This kid, by the way, has had us on poop watch for years, including a hospital stay after he ate a button battery as a toddler. At least we know he has a robust digestive tract.

My preschooler is desperately constipated. This is because he only agrees to consume goldfish crackers and cheese. We frequently explain how much less painful everything would be if he just ate or drank some of the delicious fruits and vegetables we’ve sautéed, pureed, juiced, baked, and roasted for him. He will at least agree to drink chamomile tea infused with scoop after scoop of Mirilax. We have to be careful of the timing of this tea service, because of preschool. It’s a science!

The baby? He got into his big brother’s gum. We know that he swallowed both the gum and the wrappers, so we’re checking diapers to make sure the wrappers are coming out ok. So far, 2 have.

That’s been my week. When acquaintances ask, “What are you doing this week?” for small talk, I always wonder if I should be up front with them…

What sort of poo-nanigans go down at your house? Leave us a comment to share a diaper story!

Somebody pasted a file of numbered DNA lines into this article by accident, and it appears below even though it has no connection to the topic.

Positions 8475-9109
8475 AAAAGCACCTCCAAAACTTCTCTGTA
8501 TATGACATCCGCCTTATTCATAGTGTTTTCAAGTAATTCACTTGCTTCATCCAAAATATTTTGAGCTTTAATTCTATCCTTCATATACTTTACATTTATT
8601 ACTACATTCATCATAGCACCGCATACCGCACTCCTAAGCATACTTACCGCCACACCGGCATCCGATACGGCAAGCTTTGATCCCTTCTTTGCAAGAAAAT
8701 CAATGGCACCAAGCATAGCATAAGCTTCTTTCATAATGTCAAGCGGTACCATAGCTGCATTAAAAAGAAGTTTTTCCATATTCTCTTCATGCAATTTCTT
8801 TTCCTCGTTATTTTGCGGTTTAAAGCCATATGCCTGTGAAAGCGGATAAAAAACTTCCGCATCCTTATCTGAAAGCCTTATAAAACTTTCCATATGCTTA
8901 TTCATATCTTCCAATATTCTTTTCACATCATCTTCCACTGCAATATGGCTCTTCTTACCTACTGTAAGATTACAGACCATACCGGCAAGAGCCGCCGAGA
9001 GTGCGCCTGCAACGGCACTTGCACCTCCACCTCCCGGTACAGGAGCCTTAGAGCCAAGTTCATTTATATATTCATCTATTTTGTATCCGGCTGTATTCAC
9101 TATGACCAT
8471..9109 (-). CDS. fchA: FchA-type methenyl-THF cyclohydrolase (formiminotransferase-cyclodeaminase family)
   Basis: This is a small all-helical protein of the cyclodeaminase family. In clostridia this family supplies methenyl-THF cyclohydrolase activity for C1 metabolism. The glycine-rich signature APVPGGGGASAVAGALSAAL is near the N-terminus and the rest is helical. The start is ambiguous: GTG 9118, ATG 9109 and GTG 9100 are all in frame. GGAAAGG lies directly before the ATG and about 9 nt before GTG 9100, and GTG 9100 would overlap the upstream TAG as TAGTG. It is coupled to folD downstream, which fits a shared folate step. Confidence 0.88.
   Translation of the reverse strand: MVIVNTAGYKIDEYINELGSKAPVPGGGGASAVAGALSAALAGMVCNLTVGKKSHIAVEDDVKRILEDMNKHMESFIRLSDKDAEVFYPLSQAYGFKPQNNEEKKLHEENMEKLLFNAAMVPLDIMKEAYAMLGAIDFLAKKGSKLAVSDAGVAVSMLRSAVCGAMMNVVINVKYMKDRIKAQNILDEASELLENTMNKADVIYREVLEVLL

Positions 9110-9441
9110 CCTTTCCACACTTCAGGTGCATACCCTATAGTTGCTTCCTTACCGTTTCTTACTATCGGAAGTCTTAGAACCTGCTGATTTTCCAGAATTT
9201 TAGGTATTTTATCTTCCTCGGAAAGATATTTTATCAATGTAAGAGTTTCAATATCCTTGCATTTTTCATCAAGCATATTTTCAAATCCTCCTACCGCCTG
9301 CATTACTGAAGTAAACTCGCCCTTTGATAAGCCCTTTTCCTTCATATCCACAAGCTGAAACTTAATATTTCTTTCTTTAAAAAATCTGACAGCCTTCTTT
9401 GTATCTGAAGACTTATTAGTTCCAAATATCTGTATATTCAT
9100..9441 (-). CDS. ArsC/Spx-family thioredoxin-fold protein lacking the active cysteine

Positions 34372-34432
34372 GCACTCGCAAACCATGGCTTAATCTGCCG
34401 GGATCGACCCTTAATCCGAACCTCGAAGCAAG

Image by CatEyedKP via Flickr

Stocking Stuffers for Baby?

When my first son was a baby, I really didn’t buy him much for Christmas. I mean, he was a baby, and he got a river of gifts from his relatives…

By the time I had more kids, my older kids grew very concerned that their younger brothers should have gifts to open, too. . . . → Read More: Stocking Stuffers for Baby?

Am I Feeding My Newborn Too Much?

I remember when my first son was born, I was utterly overwhelmed by how much and how often he needed me. All the books had assured me my son would nurse for 20 minutes per breast every few hours…so why was he sucking on each breast for 45 minutes every 90 minutes?

Turns out, . . . → Read More: Am I Feeding My Newborn Too Much?

Beautiful Bras for Really, Really Big Breasts

Our boutique prides itself on carrying beautiful bras for all breasts. 

We’ve got lovely options (options!) for women with a small band size and large cup…large as in I or L cup breasts. L for large!

We get messages from loyal Elomi fans–while this bra doesn’t have lace or pretty pink trimmings, it’s got an underwire, . . . → Read More: Beautiful Bras for Really, Really Big Breasts